Waid said "Indestructible Hulk" is "so much fun to write." As to how he came onto the project, "the call went out from Marvel and they said, 'who do we know with anger management issues?'" Waid said that the pitch he gave was remarkably similar to Mark Ruffalo's depiction of the character in the "Avengers" film, which at the time had not been released. "People talk of him in the same breath as Tony Stark and Reed Richards in terms of genius," Waid said of his take on the character. "But looking back on 'AVX,' Banner had almost no effect—Hulk did. He doesn't want his tombstone to read 'Hulk Smash.'" Waid added that "as Hulk destroys, Banner builds." He will form a partnership with S.H.I.E.L.D. to realize his goals. With that agency's reservations, Hulk tells them, "Don't think of Hulk as a bomb--think of him as a cannon." This, Waid said, would allow them to point Hulk where things need smashing. Also, Hulk knows a secret of S.H.I.E.L.D. "that makes his dealings with them much easier."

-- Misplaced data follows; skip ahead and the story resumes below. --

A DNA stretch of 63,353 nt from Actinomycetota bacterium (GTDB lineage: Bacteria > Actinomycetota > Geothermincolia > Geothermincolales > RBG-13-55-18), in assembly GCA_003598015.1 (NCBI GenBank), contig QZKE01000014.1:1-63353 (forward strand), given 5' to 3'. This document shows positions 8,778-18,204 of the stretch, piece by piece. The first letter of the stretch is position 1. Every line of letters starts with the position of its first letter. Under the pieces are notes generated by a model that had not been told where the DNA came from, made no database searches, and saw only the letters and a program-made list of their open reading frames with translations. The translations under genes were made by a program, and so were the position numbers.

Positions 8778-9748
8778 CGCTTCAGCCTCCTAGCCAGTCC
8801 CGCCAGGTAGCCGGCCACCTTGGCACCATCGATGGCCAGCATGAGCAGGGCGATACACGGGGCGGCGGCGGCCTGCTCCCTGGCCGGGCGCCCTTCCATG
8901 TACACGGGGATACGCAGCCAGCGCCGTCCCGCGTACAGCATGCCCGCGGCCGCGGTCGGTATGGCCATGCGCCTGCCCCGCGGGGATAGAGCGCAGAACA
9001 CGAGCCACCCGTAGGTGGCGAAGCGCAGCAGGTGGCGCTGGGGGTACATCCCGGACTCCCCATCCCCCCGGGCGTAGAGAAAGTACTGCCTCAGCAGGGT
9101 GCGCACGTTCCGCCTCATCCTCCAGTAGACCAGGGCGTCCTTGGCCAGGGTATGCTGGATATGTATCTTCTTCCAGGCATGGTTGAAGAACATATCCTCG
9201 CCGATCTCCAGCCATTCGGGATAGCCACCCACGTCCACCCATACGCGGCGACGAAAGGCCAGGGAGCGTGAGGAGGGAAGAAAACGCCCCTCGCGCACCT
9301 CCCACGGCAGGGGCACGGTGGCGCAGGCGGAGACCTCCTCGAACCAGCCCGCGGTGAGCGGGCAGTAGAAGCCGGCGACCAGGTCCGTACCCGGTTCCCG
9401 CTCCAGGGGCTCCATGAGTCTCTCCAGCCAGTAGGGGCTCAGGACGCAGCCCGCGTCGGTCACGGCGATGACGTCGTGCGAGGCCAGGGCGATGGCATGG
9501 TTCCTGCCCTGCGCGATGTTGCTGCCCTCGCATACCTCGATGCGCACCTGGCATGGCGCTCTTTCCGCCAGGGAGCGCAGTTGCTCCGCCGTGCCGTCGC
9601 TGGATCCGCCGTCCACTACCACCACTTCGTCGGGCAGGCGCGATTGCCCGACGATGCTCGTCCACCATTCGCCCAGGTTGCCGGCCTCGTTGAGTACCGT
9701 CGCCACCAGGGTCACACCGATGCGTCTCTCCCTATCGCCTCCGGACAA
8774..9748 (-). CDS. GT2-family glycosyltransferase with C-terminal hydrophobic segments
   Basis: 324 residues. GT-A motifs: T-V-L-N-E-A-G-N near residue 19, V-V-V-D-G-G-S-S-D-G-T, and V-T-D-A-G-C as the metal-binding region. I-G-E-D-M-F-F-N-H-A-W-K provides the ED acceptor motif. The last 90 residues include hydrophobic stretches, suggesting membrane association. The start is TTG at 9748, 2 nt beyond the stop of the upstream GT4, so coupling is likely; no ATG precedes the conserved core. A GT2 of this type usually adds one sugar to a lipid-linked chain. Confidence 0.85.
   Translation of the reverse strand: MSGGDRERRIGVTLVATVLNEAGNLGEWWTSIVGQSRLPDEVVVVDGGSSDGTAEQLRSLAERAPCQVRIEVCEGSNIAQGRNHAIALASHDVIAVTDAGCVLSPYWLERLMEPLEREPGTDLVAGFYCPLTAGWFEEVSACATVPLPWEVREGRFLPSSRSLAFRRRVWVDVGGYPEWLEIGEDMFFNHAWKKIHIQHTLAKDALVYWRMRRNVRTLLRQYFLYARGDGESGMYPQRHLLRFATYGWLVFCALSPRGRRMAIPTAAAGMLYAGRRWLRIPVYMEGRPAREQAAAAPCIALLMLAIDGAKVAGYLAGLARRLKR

"What excites me about Marvel NOW!," Alonso said, "is that everybody's coming in with a bold new plan." He directed creators to "stage a hostile takeover of the run that came before," citing Waid's "Daredevil" as the take that "finally came out from Frank Miller's shadow."
Next up for discussion was "Fantastic Four" by Matt Fraction and Mark Bagley. "Matt's kind of bringing the focus back to the core of the family," Brevoort said. He added that an event in the first issue made Reed realize he had lost focus. "As we'll also discover in the first issue, there's a real reason he's doing this, too." The team will be gone "for a year their time, but in the Marvel Universe it's only like four minutes—and that doesn't work out very well."
That lead into "FF" by Matt Fraction and Mike and Laura Allred. "Odds are that 'FF' is your new favorite book," Brevoort said. "Knowing that they're going off and will be away for four minutes," Brevoort said, Reed recruits replacements. "A lot can happen in four minutes—the Big Bang took less than four minutes." The replacements—again, for four minutes—are Ant Man, She Hulk, Medusa, and Miss Thing. "They have to step up and do what only the Fantastic Four can do," Brevoort sai,d, and become the target "of every villain and malcontent with a grudge." Hickman's Future Foundation characters and concepts will also remain.